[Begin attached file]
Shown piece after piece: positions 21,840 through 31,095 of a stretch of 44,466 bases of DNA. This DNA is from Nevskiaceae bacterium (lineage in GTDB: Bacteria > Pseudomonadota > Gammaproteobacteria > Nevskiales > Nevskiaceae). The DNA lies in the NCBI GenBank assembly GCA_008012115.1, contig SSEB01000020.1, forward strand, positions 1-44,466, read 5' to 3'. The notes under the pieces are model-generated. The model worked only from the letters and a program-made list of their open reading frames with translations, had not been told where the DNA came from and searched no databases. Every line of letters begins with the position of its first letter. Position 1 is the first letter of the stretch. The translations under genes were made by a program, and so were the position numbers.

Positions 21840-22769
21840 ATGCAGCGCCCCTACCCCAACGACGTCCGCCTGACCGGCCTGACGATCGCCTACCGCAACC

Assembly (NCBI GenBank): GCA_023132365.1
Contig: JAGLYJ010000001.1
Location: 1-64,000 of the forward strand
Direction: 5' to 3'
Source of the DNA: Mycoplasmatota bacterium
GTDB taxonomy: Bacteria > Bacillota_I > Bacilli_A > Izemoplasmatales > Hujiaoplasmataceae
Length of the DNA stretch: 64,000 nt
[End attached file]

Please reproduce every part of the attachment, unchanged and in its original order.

Shown piece after piece: positions 21,840 through 31,095 of a stretch of 44,466 bases of DNA. This DNA is from Nevskiaceae bacterium (lineage in GTDB: Bacteria > Pseudomonadota > Gammaproteobacteria > Nevskiales > Nevskiaceae). The DNA lies in the NCBI GenBank assembly GCA_008012115.1, contig SSEB01000020.1, forward strand, positions 1-44,466, read 5' to 3'. The notes under the pieces are model-generated. The model worked only from the letters and a program-made list of their open reading frames with translations, had not been told where the DNA came from and searched no databases. Every line of letters begins with the position of its first letter. Position 1 is the first letter of the stretch. The translations under genes were made by a program, and so were the position numbers.

Positions 21840-22769
21840 ATGCAGCGCCCCTACCCCAACGACGTCCGCCTGACCGGCCTGACGATCGCCTACCGCAACC

Assembly (NCBI GenBank): GCA_023132365.1
Contig: JAGLYJ010000001.1
Location: 1-64,000 of the forward strand
Direction: 5' to 3'
Source of the DNA: Mycoplasmatota bacterium
GTDB taxonomy: Bacteria > Bacillota_I > Bacilli_A > Izemoplasmatales > Hujiaoplasmataceae
Length of the DNA stretch: 64,000 nt